How could we compute the chance that an object is gonna be removed?

  • TheFarix-PGOTheFarix-PGO Posts: 5,063 ✭✭✭✭✭

    So a building is being razed and replaced by a new building. In the meantime, a safety barrier has been erected around the perimeter. Since this is a government project, it is going to take approximately 2 years to complete (because government projects are never fast. There is not graft for being quick). Someone comes along and paints an elaborate graffiti image on the barrier. Is the graffiti permanent or temporary?

  • phi2458-PGOphi2458-PGO Posts: 164 ✭✭✭

    Of course, it is a temporary display from a 2-year perspective. As I said, time is important. If the time is unlimited, everything in the world is temporary. For example, I live in an earthquake-prone country. The law of construction is strict. The age limit of a generic reinforced concrete building is 60 years. You could foresee that the building will be torn down in 60 years. Is the building considered temporary?

    The original statement “highly unlikely” is vague. The problem is that there is no time limit, and the probability is unclear. The 1-year period I mentioned is just an example. You could switch it to a more reasonable number if you want.

  • Nadiwereb-PGONadiwereb-PGO Posts: 1,119 ✭✭✭✭✭
    edited December 2020

    I'd still argue that the timeframe itself isn't really important, it's whether it's intended to be removed in the foreseeable future at the time of construction. The point is that the barrier, and by extension the graffiti, in @TheFarix-PGO's example is intended to be temporary. Its eventual demolotion is part of its planned future. On the other hand, buildings, businesses, playgrounds and other "permanent" features aren't designed and installed with an "expiration date" in mind. Their eventual demise means they have lost their function, not fulfilled it.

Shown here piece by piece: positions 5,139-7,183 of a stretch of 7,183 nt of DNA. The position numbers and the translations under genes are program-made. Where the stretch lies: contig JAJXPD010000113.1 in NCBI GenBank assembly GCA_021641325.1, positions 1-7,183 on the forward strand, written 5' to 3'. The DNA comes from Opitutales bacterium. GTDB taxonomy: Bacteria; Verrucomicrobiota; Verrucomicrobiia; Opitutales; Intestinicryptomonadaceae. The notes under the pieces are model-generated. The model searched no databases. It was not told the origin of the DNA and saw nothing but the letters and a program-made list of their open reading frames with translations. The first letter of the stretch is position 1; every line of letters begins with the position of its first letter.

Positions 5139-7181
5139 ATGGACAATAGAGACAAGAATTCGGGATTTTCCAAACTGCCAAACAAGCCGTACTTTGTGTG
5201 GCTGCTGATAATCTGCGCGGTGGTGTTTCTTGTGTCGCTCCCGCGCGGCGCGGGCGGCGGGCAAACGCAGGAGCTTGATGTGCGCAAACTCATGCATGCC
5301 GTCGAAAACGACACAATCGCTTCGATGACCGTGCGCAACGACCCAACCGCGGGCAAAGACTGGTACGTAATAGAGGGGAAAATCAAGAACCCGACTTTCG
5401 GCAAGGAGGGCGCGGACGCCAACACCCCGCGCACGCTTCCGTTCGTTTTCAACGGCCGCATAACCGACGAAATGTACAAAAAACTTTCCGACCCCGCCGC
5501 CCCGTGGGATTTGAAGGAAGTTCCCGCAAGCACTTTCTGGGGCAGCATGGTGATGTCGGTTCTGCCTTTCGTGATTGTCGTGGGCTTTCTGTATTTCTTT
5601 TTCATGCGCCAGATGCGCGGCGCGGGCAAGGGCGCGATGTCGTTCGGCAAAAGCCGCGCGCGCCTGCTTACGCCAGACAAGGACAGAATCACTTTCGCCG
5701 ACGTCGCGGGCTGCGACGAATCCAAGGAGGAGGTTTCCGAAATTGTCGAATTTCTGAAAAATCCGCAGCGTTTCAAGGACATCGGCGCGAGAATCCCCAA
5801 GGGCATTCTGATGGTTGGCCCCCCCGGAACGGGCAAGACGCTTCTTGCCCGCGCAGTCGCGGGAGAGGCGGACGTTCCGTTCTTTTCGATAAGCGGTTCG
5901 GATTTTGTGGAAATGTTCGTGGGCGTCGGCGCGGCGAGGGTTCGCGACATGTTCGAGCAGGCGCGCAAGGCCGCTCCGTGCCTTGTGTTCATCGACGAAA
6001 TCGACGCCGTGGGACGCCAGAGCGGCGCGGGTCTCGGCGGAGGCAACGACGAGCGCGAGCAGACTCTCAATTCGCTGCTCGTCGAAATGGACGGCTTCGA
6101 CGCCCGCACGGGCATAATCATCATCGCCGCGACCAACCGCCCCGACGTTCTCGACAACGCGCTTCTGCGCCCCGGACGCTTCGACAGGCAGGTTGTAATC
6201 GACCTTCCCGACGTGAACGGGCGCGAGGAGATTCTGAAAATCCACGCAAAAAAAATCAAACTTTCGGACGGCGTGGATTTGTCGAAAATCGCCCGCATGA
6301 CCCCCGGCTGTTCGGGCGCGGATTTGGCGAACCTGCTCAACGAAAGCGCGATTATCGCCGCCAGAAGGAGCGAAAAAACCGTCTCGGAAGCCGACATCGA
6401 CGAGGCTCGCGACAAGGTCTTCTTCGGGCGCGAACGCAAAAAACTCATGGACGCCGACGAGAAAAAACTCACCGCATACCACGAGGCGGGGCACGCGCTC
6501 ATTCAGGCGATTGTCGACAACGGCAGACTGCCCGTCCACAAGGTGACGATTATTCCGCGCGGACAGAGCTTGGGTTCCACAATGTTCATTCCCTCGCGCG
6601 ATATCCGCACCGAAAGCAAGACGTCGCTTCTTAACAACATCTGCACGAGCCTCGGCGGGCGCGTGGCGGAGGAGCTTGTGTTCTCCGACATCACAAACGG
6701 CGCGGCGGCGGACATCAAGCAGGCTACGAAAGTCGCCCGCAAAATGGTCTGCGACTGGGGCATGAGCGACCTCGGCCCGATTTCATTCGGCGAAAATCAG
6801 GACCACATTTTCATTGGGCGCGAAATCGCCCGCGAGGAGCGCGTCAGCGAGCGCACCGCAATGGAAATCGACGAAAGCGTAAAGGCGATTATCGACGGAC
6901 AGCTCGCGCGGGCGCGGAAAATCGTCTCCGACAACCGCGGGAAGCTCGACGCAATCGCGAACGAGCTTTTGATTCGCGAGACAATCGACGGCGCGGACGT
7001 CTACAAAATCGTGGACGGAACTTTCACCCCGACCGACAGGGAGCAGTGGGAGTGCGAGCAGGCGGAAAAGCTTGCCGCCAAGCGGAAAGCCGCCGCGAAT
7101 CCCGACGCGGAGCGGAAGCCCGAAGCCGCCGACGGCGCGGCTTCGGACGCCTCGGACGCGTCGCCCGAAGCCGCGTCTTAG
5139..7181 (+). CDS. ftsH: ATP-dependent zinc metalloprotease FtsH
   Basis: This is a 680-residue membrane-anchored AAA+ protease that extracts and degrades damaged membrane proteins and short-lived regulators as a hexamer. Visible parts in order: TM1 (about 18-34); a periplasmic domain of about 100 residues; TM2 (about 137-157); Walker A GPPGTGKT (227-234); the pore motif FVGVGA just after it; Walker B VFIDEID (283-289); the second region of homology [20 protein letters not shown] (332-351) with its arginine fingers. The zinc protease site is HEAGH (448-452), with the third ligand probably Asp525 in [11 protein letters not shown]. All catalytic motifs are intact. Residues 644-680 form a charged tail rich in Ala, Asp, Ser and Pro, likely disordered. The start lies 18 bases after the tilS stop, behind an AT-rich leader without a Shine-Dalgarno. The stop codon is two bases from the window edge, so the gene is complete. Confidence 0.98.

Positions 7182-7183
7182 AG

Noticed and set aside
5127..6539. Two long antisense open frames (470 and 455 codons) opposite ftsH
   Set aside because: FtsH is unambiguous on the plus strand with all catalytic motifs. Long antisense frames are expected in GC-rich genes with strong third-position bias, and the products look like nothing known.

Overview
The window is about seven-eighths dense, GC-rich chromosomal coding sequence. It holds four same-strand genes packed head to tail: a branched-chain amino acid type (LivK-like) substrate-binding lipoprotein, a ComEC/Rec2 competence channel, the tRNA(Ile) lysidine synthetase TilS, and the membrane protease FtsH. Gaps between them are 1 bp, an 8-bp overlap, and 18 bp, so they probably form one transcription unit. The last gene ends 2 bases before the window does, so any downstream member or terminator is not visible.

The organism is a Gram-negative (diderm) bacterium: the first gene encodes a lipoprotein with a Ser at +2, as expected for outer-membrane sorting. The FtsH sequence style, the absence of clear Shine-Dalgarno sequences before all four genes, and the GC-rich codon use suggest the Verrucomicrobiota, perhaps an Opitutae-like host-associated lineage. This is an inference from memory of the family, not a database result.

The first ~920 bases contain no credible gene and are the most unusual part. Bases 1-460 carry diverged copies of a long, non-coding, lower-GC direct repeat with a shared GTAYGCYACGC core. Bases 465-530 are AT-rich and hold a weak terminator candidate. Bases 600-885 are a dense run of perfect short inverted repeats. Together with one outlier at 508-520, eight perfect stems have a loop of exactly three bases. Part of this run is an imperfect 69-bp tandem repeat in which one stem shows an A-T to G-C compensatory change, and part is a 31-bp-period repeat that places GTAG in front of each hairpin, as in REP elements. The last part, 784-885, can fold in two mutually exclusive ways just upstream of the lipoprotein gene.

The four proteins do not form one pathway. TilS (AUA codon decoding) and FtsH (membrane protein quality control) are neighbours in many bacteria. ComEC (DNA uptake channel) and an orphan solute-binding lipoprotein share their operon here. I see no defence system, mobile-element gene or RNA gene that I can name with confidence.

• phi2458-PGOphi2458-PGO Posts: 164 ✭✭✭

    In my opinion, your statement about the temporary display is much better than the original criteria. My argument is about the current criteria of temporary is unclear. I think we are talking about different things.

    The current criteria of the temporary display are: "location, place, or object is temporary, or highly unlikely to be permanent." There are probability words "highly unlikely" in the statement, but there is no description of how high it is. Moreover, "permanent" means "lasting for a long time or forever." But the statement does not indicate how long it is. To me, the criteria are like a formula without parameters. It is ambiguous and open to interpretation. Strictly speaking, everything is temporary if we consider a long period.

    In your statement, an object is temporary if we are 100% sure there will be an event that leads to the removal of the object. And we know when and what the event is. Otherwise, it is permanent. I agree that the time frame is not important in this statement because there is no gray area in the descriptions. The current criteria are probabilistic. Whether the object is temporary depends on the likelihood we set and the time frame we choose.

    Back to the building example, buildings in my country have an "expiration date". It is 60 years after the building was built. Most of the buildings will be torn down within 60 years because of the safety issue. (Otherwise, the owner must afford a high maintenance fee.) I am not sure how to interpret this case with your statement. If there is a 99% confidence level that the building will be removed within 60 years, is it considered temporary? Are 60 years not in the foreseeable future? Or is it permanent because we can not be 100% sure that it will be removed?

    Please tell me if I misunderstood your statement. Thank you.